I remember as clearly as if it were yesterday, the first time I put on ice skates. It was at a church party at Vivian Park in Provo Canyon, and I was at that tender age when you want to be accepted by any girl your age who will look your way - about 13.

It was beautiful that night, with a full moon hanging over the edge of the pines above the cliffs that hemmed in one side of the ice pond. Moonlight reflected from the snow. A warm fire crackled on the edge of the ice, and there was hot chocolate.The skates I had were hand-me-downs, black with thick black laces. My feet filled them like a dozen oranges fill a 50-gallon barrel. They must have been hockey skates, because the curve of the blades had none of the form that would give me the graceful loops and swirls that I thought came naturally with skating.

But I was optimistic. I wrapped the long laces 20 times around my ankles to take up the slack and stepped onto the ice.

Briefly put, that evening was one of the most disastrous ones I remember as a teenager. That's why I remember it.

I had no idea my feet would wobble like wheat in a wind storm when I tried to stand up on skates. It was as if my ankles were on hinges that bent sideways - rusty hinges meant to bend in opposite directions from the way they were bending. Within five feet I was down. Within five minutes I was down and out.

But I kept on trying. By the time the evening was over, my feet felt like they had been through a mine field. My ankles were swollen for days afterward.

I skated a couple of other times in the next few years but never made it through the weak-ankle phase.

I was more a roller-skate man. At least on roller skates you can get up a little speed before losing total control. And there are walls to stop you if you get out of hand.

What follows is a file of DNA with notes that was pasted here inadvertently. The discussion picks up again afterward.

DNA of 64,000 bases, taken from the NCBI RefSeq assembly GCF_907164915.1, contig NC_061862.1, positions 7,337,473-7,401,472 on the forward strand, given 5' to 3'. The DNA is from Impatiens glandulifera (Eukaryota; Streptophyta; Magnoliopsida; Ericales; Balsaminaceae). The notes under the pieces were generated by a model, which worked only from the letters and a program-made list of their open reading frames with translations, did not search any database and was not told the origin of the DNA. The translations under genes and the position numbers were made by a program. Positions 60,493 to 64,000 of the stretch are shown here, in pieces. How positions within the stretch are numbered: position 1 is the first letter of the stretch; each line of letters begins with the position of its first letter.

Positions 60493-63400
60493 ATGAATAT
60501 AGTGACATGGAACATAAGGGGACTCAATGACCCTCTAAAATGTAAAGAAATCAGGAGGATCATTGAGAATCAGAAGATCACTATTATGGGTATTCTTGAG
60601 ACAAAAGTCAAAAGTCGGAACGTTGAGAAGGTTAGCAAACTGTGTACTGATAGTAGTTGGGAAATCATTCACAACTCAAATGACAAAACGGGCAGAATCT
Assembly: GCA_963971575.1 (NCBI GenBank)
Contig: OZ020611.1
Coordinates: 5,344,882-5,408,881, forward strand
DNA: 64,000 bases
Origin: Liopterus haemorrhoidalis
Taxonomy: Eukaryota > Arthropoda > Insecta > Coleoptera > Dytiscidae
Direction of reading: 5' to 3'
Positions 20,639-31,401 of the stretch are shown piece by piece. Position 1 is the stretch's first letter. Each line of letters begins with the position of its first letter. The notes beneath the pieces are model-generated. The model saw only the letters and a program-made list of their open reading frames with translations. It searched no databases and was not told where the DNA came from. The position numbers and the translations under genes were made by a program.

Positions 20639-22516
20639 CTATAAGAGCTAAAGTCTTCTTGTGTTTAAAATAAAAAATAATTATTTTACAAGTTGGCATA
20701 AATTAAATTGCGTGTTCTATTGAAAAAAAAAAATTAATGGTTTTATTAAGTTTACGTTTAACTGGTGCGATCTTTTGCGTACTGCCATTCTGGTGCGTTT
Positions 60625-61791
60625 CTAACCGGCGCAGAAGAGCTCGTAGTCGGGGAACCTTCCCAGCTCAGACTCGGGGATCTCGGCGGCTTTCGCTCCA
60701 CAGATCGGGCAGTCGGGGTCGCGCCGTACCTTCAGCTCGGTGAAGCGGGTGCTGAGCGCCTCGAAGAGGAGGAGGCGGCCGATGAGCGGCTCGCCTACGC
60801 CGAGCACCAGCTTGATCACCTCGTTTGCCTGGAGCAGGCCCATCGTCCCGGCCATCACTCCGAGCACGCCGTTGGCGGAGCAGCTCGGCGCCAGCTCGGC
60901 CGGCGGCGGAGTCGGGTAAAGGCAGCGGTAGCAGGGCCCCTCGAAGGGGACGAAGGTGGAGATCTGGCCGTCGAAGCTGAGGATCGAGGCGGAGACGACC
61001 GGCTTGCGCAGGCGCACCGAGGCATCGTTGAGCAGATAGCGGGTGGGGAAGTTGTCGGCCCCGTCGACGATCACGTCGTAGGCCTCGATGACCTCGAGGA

Even at the roller-skating rink, though, I envied the guys in the flashy silk shirts with long sleeves that waved in the breeze. They would weave in and out between the girls like a butterfly flits from flower to flower. Their whirling moves were both amazing and disgusting, and as much as I tried, I could never get the hang of how to stop really quick the way they did, using those little rubber bumpers on the toes.

Like millions of others, I have watched the Olympics the past two weeks, and, like many, am particularly taken by the skaters. It doesn't surprise me that they are the most popular item on the menu. Especially the pairs.

Their moves seem unbelievable at times. I watch them circle the ice to the flow of the music, their arms interlaced, their feet moving together in a miracle of precision that carries them as if in a dream.

We marvel at the balance, the grace, the weight of their bodies shifting and throwing them forward in a headlong flow of form that seems so easy and free. He hurls her into the air, and she spins in a triple axle twice her height, landing backward on one skate, and swish, her arms outstretched, she curls; the skate blade catches and carries her gracefully around.

No wonder we watch them with such awe. When we watch closely, we are not only watching them, but they become us. In our minds we enter their bodies and their balance; we feel the ice with them. We are transported, transposed - transformed.

I used to feel bad because I couldn't write like Robert Frost. Then one day I thought, why envy him every time I read one of his wonderful dances with words. It is enough to enter the dance of sound and space he is sharing. To envy is to miss the dance itself.

And so it is with skating - and all of the other Olympic treats we have savored over the past two weeks. Through these dedicated athletes, we have felt a sense of what most of us never did or ever will do on the ice rink or the ski slopes.

They give us a gift, wrapped in a package with strong ankles, that we could never give ourselves but which we can feel with them through the power of television and the wonder of their passion.